For Chad Huffman, his second Triple-A Home Run Derby title seemed more special than his first.
The veteran Minor League slugger, now playing for Toledo, blasted 10 balls out of Columbus' Huntington Park in the championship round Monday to defeat fellow International League representatives Carlos Franco of the Clippers and Lehigh Valley's Joey Meneses for the Derby belt.
Huffman, 33, spent the 2011-12 seasons with Columbus, hitting 19 homers in his time in the organization.
Video: Huffman of Toledo wins the Triple-A Home Run Derby
"Oh, it's great. I played two years here, won a championship here. The fans here in Columbus are awesome. [Clippers president and general manager] Ken Schnacke is great, and this is for Matt Pruzinsky," Huffman said, referencing the longtime Columbus clubhouse manager, who died in December of a heart attack at just 32 years old.
"He was just a great guy who you couldn't wait to get to the clubhouse for," he added.
Huffman, who has had 32 big league at-bats after being drafted in the second round in 2010 by the Padres, won his first Triple-A Home Run Derby in 2009 as a member of the Portland Beavers. But he only had seven long balls for the Mud Hens coming into the break.
"I was pleasantly surprised I got the call," he said about being asked to compete in the Derby. "I was hoping for it, because of the ballpark, but also because it's fun."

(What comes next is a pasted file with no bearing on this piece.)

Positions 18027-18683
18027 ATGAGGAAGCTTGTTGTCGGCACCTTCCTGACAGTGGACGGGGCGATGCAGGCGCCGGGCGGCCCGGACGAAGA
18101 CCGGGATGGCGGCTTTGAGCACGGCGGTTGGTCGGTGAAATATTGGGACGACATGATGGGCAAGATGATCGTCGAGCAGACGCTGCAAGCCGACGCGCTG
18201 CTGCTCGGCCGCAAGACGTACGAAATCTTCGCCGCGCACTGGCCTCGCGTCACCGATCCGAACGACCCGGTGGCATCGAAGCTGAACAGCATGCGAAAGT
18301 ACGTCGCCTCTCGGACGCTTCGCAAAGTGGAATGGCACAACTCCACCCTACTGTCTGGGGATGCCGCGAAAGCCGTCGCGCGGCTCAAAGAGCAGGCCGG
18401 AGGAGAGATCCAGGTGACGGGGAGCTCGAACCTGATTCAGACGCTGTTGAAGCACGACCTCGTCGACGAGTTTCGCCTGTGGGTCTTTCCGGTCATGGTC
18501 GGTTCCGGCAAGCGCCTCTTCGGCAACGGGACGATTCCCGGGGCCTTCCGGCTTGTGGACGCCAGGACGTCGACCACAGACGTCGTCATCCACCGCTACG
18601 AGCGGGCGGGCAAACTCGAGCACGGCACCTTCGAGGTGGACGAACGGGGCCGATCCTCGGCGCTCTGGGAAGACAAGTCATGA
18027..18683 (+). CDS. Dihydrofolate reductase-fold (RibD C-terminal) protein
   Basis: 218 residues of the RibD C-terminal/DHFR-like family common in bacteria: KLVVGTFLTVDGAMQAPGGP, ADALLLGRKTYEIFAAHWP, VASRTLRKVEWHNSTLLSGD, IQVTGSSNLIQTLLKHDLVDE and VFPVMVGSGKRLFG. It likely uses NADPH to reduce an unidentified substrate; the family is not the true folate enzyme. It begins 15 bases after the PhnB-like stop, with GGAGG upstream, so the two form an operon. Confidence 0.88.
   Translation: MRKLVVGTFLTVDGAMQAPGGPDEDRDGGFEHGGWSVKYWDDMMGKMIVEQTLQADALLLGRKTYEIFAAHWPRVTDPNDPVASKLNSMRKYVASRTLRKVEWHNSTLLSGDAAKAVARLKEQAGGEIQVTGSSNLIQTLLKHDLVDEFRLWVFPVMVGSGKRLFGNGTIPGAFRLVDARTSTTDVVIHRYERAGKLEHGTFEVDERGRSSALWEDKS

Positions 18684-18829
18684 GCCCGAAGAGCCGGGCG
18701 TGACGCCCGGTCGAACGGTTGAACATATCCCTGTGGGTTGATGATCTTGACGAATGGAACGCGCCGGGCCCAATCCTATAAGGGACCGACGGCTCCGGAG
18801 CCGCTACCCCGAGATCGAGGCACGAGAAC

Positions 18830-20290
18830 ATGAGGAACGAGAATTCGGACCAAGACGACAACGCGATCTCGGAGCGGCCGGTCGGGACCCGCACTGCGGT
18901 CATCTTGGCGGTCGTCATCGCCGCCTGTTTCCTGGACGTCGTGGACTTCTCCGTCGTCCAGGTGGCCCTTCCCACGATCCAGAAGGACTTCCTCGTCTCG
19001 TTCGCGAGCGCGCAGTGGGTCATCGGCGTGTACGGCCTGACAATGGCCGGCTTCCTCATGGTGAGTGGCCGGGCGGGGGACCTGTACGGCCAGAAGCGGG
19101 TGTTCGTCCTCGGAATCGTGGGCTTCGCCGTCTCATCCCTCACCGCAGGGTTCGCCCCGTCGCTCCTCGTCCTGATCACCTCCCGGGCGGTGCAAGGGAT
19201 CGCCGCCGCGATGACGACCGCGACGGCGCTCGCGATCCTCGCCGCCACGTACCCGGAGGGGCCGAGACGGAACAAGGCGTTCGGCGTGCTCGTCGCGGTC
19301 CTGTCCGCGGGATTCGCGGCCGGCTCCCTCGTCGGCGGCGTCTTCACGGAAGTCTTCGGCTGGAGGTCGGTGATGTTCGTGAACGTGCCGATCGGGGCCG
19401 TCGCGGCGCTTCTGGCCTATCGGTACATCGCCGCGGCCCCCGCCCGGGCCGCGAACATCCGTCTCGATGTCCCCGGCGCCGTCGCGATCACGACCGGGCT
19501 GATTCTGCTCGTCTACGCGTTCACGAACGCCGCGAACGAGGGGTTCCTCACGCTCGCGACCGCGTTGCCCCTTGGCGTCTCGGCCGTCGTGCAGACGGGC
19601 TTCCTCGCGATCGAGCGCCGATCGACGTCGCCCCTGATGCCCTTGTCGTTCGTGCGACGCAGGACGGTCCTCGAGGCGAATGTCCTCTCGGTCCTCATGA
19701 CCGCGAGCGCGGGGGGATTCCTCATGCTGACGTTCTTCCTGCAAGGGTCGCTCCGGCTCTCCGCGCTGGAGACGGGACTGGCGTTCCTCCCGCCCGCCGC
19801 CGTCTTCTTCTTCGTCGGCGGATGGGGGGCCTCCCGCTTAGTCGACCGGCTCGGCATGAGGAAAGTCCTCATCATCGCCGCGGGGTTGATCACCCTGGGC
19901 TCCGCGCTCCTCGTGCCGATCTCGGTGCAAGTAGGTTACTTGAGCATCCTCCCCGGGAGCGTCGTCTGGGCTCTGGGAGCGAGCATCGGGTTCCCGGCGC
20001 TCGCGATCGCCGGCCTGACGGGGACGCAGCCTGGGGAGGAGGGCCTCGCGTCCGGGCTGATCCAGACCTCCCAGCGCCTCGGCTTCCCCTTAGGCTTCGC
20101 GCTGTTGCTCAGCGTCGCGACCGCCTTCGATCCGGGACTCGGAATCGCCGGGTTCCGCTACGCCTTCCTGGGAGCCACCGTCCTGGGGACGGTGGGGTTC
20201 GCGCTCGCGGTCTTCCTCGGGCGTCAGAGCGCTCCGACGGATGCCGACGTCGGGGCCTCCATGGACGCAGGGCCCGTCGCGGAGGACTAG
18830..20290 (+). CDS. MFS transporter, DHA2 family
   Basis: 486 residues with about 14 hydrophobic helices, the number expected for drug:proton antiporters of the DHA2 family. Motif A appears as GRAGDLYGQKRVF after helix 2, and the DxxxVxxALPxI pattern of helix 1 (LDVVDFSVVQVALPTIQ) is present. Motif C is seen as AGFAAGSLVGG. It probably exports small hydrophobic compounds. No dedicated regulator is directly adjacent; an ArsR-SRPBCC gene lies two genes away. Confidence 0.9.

Video: Carlos Franco at the Triple-A Home Run Derby
Huffman got off to a slow start but hit more than that -- nine -- in the first round, placing him one behind Meneses and tied with hometown hero Franco. None of the three Pacific Coast League competitors -- Fresno's AJ Reed (zero), Las Vegas' Zach Borenstein (eight homers) or Patrick Wisdom (eight points) of Memphis -- launched enough out of the park to reach the second round.
After rallying past Borenstein in his first round, the right-handed hitter also began the championship round slowly. But he found a groove and started launching balls far over the wall in left. He continued to drive them out, even after he was assured the victory.
Huffman's approach to the contest was simple.
"It's just a different format," he said. "You try to enjoy it and hit it as hard as you can.
"Obviously [during a game] they're not going to throw you a belt-high fastball middle in -- I wish they did," he added with a laugh.
Huffman, who has had big league stints with the Yankees and Cardinals, said love of the game is still the main reason he plays despite getting only brief shots in the Show.
Video: Joey Meneses at the Triple-A Home Run Derby
"I think there are two reasons for me," he said. "It's the team atmosphere, being around a team of 25 guys, collectively trying to win, and the competition. That's something that's hard to match [outside baseball. I love to compete."
Schnacke, who has been with the Columbus franchise for four decades, was inducted into the International League Hall of Fame before the Derby.